Putin popularity rose to 71% in February as tensions with West over Ukraine built up

Putin popularity rose to 71% in February as tensions with West over Ukraine built up
Russian President Vladimir Putin seems to have enjoyed a nationalist bump in the first months of this year. / bne IntelliNews
By bne IntelliNews March 27, 2022

Russian President Vladimir Putin’s personal popularity was boosted thanks to the rising tensions with the West to its highest level since May 2018 of 71% in February, according to most recent data from independent pollster the Levada Center.

The president’s popularity received a fillip from a surge in nationalism as tensions rose during the build up to the war that started after Russia's attack on Ukraine on February 24. Levada has yet to update its survey for March, the month when fighting began in earnest.

Putin is enjoying a similar bump that followed the annexation of Crimea in 2014. The last time Putin’s popularity was over 71 was in May 2018, where his rating was in the 80s for most of the previous four years after the annexation. That May represented the end of the extra support due to the annexation and a return to normal.

The Ukraine crisis began at the end of October after the Washington Post published a report that Russia was massing troops on the Ukraine border with the intention of invading. That was followed by two rounds of diplomacy with a meeting on January 10 in Geneva with the US and a second round of diplomacy starting with a visit to Moscow by French President Emmanuel Macron on February 8. Both rounds failed to find a compromise that resulted in the invasion of Ukraine by Russia at the end of February.

Putin’s popularity rose throughout the rising tensions, going from a low of 61% in August of 2021 to end the year at 65% and continued to climb to 71% as of February, according to Levada.

The approval of Prime Minister Mikhail Mishustin has also rising throughout the year to a high of 60% in February, its highest level since August 2020, when his popularity briefly jumped as Russia’s four-year-old recession came to an end.

The approval rating of the Russian government has also risen modestly to 53%, and its disapproval rating falling to 42%. The government’s approval rating is at its highest level since December 2015, when it was enjoying the spillover glow from the annexation of Crimea a half a year previously.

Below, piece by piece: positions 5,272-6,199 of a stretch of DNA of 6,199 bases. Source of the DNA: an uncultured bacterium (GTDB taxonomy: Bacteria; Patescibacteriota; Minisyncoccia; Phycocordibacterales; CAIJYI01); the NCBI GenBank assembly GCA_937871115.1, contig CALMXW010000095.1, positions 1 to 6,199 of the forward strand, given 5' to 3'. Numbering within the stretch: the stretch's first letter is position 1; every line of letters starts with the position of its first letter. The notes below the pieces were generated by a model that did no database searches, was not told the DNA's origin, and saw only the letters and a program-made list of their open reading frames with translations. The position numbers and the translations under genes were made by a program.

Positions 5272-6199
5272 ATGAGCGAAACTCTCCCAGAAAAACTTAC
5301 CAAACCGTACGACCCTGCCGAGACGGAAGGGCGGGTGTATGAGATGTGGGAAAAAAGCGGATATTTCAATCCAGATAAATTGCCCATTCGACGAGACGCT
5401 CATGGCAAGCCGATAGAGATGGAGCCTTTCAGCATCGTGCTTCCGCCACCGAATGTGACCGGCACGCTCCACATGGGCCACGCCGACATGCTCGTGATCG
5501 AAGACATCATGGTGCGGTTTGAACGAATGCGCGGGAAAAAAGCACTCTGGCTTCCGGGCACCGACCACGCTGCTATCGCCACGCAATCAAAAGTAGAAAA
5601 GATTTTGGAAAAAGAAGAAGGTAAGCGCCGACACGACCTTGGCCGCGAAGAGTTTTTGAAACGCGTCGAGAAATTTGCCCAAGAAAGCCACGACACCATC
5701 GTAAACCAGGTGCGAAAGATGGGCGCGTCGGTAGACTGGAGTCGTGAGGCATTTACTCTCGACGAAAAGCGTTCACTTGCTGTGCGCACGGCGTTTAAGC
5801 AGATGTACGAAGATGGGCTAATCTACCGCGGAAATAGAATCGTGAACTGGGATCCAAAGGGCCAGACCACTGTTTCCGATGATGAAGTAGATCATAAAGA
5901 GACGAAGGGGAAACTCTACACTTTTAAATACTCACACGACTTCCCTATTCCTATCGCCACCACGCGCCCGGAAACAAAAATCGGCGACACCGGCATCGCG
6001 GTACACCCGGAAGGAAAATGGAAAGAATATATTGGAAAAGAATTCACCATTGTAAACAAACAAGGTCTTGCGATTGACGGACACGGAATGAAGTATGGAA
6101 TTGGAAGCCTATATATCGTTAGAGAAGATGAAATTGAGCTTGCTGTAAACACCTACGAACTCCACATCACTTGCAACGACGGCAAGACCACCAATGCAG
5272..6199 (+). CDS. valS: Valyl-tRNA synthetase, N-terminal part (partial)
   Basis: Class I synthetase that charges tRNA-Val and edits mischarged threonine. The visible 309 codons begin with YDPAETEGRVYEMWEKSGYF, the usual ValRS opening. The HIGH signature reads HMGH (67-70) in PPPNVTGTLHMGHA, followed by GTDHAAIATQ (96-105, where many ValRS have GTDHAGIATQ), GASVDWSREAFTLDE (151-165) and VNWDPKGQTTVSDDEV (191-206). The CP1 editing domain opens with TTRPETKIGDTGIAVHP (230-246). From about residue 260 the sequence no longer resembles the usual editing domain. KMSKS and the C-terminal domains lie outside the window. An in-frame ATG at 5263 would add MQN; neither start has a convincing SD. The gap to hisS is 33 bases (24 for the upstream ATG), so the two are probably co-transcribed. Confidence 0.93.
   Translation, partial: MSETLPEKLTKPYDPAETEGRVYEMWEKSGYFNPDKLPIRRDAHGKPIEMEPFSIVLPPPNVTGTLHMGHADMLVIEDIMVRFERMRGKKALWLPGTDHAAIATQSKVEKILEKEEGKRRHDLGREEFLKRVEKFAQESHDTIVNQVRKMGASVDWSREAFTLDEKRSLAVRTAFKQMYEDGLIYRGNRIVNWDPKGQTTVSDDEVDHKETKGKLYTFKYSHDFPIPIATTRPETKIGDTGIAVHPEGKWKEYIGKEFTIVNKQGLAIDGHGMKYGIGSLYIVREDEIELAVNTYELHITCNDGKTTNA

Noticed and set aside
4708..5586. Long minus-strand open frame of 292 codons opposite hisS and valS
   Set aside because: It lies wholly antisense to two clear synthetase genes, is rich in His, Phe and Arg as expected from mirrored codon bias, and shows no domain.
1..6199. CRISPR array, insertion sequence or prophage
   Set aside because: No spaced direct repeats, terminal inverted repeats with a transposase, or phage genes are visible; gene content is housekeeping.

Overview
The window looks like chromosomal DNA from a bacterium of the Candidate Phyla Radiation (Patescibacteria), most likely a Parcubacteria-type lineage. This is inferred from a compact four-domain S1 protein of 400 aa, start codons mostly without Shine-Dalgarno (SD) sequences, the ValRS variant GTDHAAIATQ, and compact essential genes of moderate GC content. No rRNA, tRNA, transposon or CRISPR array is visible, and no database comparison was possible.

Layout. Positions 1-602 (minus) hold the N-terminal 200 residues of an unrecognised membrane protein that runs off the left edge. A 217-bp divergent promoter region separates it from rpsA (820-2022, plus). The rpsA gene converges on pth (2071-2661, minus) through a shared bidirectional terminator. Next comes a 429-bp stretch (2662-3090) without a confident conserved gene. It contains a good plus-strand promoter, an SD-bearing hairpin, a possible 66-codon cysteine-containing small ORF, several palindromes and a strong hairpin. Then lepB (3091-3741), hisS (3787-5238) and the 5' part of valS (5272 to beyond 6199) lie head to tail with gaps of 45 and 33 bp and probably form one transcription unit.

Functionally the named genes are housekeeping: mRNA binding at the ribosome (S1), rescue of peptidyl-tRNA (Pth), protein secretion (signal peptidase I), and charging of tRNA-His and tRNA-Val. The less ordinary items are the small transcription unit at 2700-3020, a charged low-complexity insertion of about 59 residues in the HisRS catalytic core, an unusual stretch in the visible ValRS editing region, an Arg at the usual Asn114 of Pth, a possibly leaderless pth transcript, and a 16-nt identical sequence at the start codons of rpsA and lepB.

The state Duma has also enjoyed a bump to its approval, posting an approval rating of 47% in February, its highest level since April 2016, but the larger part of the population still disapprove (49%) of the Duma.

Russia’s governors are also seeing a surge in their popularity, which posted an approval rating of 62% in February, Levada says, versus a disapproval rating of 27%.

The governors remain the most popular institution after Putin, and nearly overtook him in popularity in 2020. While they are seeing their popularity growing again now, Putin’s popularity has risen faster and widened the gap between the two.

Despite the mounting tensions with the West, the majority of the population (52%) thought that the country was going in the “right direction” in February as opposed to the “wrong direction” (38%), according to Levada. The last time the majority thought Russia was going in the right direction was last May, just before the coronavirus (COVID-19) lockdowns began.

The relative calm and totally unexpected invasion of Ukraine came as the propensity to protest was rising slightly in the first months of this year, although overall this propensity remains subdued. The propensity to protest with political demands rose, with 29% of those surveyed saying such protests were possible, and another 18% saying they would participate if those protests happened.

Likewise, 29% said protests with economic demands were possible and 23% of respondents said they would participate if those protests were to happen.